RC Plane Electric Motors and Speed Controls
Brushed RC Motors
As the name implies, Brushed Electric Motors utilize brushes in there operation. Current passes through soft blocks of material called brushes to the spinning commentator. Friction from this contact causes wear, requiring brush replacement at regular intervals. These motors are now being replaced in rc aircraft with much more efficient and maintenance free Brush less Motors.
Brush less RC Motors
Brush less motors have being developed that have the capacity to compete and even out perform there glow and gas counterparts.
With no brushes creating friction, brush less motors have a large gain in efficiency, allowing them to operate in the 80 to 90 percent efficiency range.With the leaps in technology almost daily these motors are getting smaller with more power with ever increasing efficiency numbers.
Both Brushed and Brush less Motors require speed controls to operate within the rc aircraft environment.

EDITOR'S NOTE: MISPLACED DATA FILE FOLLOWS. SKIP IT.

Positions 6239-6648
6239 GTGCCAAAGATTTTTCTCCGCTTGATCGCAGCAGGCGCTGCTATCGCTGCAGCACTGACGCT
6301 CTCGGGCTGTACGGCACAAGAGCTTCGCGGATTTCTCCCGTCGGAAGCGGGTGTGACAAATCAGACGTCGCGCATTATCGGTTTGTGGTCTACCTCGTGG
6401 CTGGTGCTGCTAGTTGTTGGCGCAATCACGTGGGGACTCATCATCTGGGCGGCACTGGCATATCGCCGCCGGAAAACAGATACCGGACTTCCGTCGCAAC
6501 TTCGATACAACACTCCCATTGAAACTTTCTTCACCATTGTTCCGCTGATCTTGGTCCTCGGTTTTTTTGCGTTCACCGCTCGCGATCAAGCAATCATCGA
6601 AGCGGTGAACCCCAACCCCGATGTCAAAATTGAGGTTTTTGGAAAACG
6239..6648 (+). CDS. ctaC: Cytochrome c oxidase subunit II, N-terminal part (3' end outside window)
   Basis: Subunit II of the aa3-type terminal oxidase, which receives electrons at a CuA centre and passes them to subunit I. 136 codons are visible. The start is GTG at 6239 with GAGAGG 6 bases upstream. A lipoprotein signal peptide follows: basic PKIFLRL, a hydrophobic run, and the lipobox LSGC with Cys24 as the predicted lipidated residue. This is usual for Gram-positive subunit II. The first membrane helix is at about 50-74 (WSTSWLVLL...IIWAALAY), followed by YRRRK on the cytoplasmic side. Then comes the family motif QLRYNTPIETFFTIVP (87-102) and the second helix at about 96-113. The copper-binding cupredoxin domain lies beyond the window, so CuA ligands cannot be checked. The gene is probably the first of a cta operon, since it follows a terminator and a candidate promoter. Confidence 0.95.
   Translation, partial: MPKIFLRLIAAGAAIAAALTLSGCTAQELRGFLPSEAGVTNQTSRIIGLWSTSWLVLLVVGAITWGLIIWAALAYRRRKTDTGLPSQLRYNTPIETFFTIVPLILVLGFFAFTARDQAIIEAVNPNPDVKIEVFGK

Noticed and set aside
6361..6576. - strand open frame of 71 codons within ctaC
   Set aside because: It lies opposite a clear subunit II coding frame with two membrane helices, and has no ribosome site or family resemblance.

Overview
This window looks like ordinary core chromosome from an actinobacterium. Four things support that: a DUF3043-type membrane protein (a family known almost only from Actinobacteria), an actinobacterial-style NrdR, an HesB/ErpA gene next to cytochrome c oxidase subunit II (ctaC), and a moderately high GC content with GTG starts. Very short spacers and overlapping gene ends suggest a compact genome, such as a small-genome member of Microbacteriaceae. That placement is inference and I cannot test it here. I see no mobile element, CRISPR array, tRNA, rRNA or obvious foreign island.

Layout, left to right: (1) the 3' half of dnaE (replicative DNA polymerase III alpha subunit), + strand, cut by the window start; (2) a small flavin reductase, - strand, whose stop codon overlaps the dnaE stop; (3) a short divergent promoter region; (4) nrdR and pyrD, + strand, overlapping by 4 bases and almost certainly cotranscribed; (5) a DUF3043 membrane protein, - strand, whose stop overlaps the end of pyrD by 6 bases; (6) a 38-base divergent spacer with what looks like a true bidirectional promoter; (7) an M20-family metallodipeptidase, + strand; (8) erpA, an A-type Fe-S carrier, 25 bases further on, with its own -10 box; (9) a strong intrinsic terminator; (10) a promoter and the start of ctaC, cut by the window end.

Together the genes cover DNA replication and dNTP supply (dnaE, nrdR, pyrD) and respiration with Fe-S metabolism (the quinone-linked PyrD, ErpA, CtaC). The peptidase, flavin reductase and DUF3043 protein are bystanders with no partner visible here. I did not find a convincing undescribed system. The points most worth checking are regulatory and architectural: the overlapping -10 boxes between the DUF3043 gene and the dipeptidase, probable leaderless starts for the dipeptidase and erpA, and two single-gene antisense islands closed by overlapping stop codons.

Each Speed Control is unique to either brushed or brush less types, these also need to be size matched as well. Example a motor requiring 20 amps of power to operate will require a speed control capable of delivering 20 amps of power. The power source, normally a battery in rc airplanes must also have the ability to delivery the required power.
BEC (battery eliminator circuit)
Some speed controls include a BEC circuit that reduces the battery voltage down to the voltage required by the rc receiver and servo's, thus eliminating the need for a separate receiver battery.
WARNING Almost all Electric Motors used in RC Aircraft operate on voltages higher than the receiver and servo's can tolerate. Never connect the motor power battery direct to the receiver or servo's.
Always connect through a bec circuit, voltage regulator or use a appropriate sized receiver battery.
Here is a excellent article in pdf format by Greg Covey's that has some excellent tips and resources to size electric gear for rc airplanes.